Journal of Medical Physics
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   1996| April-June  | Volume 21 | Issue 2  
    Online since April 24, 2009

 
 
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Dosimetric Aspects Of Electron ARC Therapy
J.S Avadhani, D.D Deshpande, R.M Nehru, S Sakar, P.S Viswanathan
April-June 1996, 21(2):60-63
Electron arc is a special technique very useful in may clinical situations. Detailed measurements and planning were carried out for standardizing electron arc technique at our center. An electron arc cone of appropriate thickness is fabricated to give an area of 5 cm x 35 cm at isocenter. The central axis depth dose data were generated using parallel plate chamber and profiles were generated with cylindrical type chamber at multiple depths using computer controlled water phantom dosimetric system. This data was fed into treatment planning system through a digital interface which avoids manual feeding errors, if digitizer or key board is used. A cylindrical wax phantom was constructed with necessary holes for placement of 0.6 cm3 ion chamber at appropriate depths for energies between 6 MeV and 20 MeV electrons. The monitor units per cGy per degree were determined for various source-to-skin distances. The in vivo measurements were also carried out in phantom and patient and the results were found to match within + 5% of expected value.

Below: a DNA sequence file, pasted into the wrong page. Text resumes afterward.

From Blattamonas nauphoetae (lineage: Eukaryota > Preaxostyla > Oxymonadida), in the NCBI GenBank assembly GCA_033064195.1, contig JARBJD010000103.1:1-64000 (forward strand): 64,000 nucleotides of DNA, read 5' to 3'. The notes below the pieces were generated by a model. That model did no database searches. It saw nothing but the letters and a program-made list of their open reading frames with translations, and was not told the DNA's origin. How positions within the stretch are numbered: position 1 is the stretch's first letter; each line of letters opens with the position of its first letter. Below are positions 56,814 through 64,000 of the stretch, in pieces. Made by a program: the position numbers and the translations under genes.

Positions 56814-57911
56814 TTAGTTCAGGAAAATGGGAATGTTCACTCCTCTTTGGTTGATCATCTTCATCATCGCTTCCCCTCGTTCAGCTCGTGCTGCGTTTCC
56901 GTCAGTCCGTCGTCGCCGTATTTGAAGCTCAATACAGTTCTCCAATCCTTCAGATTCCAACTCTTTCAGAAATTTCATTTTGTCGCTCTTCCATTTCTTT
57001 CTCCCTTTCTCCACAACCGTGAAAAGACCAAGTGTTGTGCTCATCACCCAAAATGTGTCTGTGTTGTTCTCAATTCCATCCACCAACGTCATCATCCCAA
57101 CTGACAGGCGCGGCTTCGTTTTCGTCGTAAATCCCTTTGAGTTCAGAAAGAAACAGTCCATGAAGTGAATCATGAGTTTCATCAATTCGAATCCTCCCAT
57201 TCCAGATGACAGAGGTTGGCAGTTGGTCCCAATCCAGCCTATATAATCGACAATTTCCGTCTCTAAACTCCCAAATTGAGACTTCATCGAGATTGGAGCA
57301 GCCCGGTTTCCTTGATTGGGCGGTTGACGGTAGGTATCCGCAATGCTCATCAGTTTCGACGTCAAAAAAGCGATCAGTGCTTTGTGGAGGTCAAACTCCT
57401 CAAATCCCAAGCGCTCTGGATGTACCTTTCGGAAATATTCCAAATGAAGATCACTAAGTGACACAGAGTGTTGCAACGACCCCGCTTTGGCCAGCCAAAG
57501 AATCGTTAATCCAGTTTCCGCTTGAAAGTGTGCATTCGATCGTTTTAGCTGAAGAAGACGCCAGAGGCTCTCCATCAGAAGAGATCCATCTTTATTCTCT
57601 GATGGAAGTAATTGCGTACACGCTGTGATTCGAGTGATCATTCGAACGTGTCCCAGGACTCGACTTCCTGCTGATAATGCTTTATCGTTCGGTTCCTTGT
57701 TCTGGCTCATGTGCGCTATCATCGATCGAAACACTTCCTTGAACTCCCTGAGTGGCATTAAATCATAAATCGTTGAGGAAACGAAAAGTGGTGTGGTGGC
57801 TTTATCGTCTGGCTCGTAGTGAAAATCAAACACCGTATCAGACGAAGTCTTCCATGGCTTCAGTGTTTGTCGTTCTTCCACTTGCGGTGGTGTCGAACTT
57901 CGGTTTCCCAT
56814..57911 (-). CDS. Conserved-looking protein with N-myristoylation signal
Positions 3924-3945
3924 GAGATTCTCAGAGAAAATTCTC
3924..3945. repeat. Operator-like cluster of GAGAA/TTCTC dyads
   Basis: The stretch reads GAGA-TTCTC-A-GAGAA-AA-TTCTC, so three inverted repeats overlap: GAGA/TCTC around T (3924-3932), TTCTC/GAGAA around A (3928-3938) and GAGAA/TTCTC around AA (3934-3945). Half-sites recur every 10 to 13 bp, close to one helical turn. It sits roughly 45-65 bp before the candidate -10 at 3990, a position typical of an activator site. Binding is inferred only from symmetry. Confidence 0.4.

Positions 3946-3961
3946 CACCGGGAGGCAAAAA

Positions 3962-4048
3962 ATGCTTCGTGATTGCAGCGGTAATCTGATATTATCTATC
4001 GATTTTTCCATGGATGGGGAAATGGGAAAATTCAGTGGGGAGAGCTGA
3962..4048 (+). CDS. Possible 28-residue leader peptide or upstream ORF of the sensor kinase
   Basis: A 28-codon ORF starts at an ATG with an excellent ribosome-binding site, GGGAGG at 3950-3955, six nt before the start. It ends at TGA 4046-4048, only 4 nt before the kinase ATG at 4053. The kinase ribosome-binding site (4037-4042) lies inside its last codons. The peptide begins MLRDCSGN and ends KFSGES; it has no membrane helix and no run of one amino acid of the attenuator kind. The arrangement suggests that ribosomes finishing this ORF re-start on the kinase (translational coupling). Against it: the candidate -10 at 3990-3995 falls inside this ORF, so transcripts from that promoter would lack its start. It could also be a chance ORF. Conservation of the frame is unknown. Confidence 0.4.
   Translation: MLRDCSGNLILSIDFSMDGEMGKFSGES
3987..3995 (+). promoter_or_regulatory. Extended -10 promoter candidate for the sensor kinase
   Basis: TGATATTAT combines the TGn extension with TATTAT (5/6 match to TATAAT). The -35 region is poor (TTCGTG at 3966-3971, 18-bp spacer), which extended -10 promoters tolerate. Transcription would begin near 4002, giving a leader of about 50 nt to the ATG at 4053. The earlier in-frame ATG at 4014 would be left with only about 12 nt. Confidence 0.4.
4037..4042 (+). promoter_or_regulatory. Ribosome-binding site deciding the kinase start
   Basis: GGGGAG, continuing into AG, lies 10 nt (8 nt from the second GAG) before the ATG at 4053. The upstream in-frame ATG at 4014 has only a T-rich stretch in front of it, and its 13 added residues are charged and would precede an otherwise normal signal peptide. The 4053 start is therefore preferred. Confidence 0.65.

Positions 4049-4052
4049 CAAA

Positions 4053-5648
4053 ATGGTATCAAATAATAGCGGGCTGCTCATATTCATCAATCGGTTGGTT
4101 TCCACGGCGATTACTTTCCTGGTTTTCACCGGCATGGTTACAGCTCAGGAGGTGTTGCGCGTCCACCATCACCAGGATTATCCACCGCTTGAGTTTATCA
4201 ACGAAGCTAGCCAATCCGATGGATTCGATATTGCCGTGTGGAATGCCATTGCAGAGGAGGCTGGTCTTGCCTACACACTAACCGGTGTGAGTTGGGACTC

[ABSTRACT]   Full text not available  [PDF]
  579 102 -
Two New Formulae For Estimating The Output Of X-Ray Units
Pratik Kumar, Rashmi Kaul, M.M Rehani, Bhawna Sethi, M Berry
April-June 1996, 21(2):64-70